In December 2006, I approached Nate Robertson at a local sports store. This wasn’t an autograph signing session, he was holiday shopping.
During our brief conversation, he was completely courteous, and I was the one who terminated the conversation, wishing him a happy holiday and expressing my hopes that the Tigers would take it all in 2007. I believe if I hadn’t ended it, he would have continued to allow me to talk ad-nauseam. He could easily have brushed me aside, but he didn’t. I was impressed with him.
Simply put, Robertson is a good guy.
But in baseball, personality and performance are bipolar. If they weren’t, there would be a lot of teams with nice guys who couldn’t hit — or pitch.
So, putting personal perspectives aside, let’s look at the numbers, along with a few facts.
Relegated to the bullpen in 2008, Nate Robertson had his share of disappointments on the mound. Publicly, he was unhappy with the shift to the bullpen and has been trying to find his way back into a starters role.
This spring Robertson is 2-1. He pitched 19 innings. He gave up 18 hits, 8 earned runs, hit 2 batters and struck out 19. His spring ERA is 3.66.
Dontrelle Willis has contributed nothing to the Tigers since coming here in the deal that also brought Miguel Cabrera to Detroit. Problems with his command have plagued him since his arrival here.
This spring Dontrelle Willis is 2-0. He has pitched 19 innings and has an ERA of 3.26. Willis has allowed 16 hits, 7 earned runs and walked 12 batters. Five of the earned runs in his line came this afternoon against the Orioles. He didn’t figure in today’s win.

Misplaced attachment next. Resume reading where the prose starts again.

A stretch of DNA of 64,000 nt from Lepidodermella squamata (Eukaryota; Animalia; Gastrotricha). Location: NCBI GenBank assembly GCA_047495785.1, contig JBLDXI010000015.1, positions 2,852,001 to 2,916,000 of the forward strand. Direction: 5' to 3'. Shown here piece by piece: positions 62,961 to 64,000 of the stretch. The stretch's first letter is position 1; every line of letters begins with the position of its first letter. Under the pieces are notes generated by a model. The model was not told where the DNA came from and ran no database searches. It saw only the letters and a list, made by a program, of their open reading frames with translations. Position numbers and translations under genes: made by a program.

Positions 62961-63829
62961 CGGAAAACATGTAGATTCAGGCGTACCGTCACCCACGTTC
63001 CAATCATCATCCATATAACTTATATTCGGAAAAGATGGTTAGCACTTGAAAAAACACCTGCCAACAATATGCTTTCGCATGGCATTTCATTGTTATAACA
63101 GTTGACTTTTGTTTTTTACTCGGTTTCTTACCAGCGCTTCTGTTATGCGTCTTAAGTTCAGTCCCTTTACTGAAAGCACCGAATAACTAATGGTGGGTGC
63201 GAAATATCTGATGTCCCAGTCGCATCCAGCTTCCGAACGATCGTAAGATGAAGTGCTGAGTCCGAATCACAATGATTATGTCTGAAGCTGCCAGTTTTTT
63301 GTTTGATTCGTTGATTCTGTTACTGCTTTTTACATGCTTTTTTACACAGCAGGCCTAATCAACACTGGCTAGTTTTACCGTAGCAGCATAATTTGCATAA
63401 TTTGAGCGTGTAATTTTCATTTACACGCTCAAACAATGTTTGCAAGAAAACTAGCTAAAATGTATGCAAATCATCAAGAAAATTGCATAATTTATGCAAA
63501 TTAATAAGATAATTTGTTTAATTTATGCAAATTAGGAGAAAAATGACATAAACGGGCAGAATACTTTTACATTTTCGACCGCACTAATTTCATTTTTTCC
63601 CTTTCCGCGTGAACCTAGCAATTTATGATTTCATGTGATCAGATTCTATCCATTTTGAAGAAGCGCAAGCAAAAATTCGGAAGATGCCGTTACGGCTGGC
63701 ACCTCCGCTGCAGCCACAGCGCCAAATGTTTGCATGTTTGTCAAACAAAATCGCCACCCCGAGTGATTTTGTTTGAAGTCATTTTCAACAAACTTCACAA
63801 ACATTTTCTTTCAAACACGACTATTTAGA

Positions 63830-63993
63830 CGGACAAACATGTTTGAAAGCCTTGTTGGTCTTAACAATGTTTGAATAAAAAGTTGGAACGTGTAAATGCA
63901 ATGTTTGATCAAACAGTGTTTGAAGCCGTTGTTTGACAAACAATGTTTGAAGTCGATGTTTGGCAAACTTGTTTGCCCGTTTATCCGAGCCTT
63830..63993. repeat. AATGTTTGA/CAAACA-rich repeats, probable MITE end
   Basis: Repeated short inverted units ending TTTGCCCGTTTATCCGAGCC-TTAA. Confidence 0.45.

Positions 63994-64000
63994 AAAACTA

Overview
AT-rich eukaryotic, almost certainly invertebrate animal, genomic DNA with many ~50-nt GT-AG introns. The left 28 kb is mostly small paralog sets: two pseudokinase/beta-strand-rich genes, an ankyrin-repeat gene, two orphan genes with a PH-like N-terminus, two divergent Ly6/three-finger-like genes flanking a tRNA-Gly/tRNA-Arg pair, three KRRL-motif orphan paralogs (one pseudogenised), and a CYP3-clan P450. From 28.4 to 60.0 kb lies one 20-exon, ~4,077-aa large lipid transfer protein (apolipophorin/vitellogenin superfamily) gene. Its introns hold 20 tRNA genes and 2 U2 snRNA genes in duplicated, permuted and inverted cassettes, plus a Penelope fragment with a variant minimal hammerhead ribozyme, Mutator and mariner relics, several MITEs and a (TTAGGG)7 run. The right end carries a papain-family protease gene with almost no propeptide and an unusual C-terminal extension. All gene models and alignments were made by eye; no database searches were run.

In 2008, Jeremy Bonderman had a blood clot removed. Experiencing pain in his pitching shoulder, he was placed on the disabled list after only one start in 2009.
Jeremy Bonderman has a spring record of 1-1. He has a 6.92 ERA. He pitched in 13 innings. Overall he has given up 20 hits and 10 earned runs.
Reaction to the trade has been mixed. Most are satisfied with Bonderman’s role as starter. It comes down to Willis and Robertson.
The three pitchers vied for one of two spots remaining in the rotation. Quite frankly, none of their numbers were strong enough to place one above the other.
But with time running out, the Tigers coming down to the wire needed to decide who would fill the positions.
The Tigers certainly want to get their money’s worth out of Dontrelle Willis. If his spring outings have shown anything at all, they have at least provided us with a glimpse of the pitcher they thought they were getting in 2007.
We have a lot of confidence in him (Dontrelle Willis) coming back. He’s done a lot. He’s pitched well (in spring training). I looked the other day, and he was third in all of major league baseball in ERA. He’s throwing the ball well, too. He’s worked hard. We feel comfortable he’ll do a good job for us, said Dave Dombrowski. (Detroit Free Press)
As for Jeremy Bonderman, pitching pain-free this spring was the decisive factor. The Tigers believe he can get back to his 2006 form. But he has to stay healthy.
Nate Robertson was likely headed to the bullpen — again. That would have made him an unhappy player. He has made it clear that he wants to be a starter. The Florida Marlins can give him that.
The question — is this move good for Detroit? Unfortunately, I have my doubts. As much as I want to see the former NL Rookie of the Year win 20 games in 2010, I wonder can he really come through for the Tigers?
Over the course of spring training he has been his former self, but this afternoon he showed the all too familiar side that made Detroit fans cringe.
So, I guess the even bigger question to ask is — which Dontrelle Willis will we get in the regular season? At this stage of the game, there is no answer, only speculation — and a good deal of nervousness.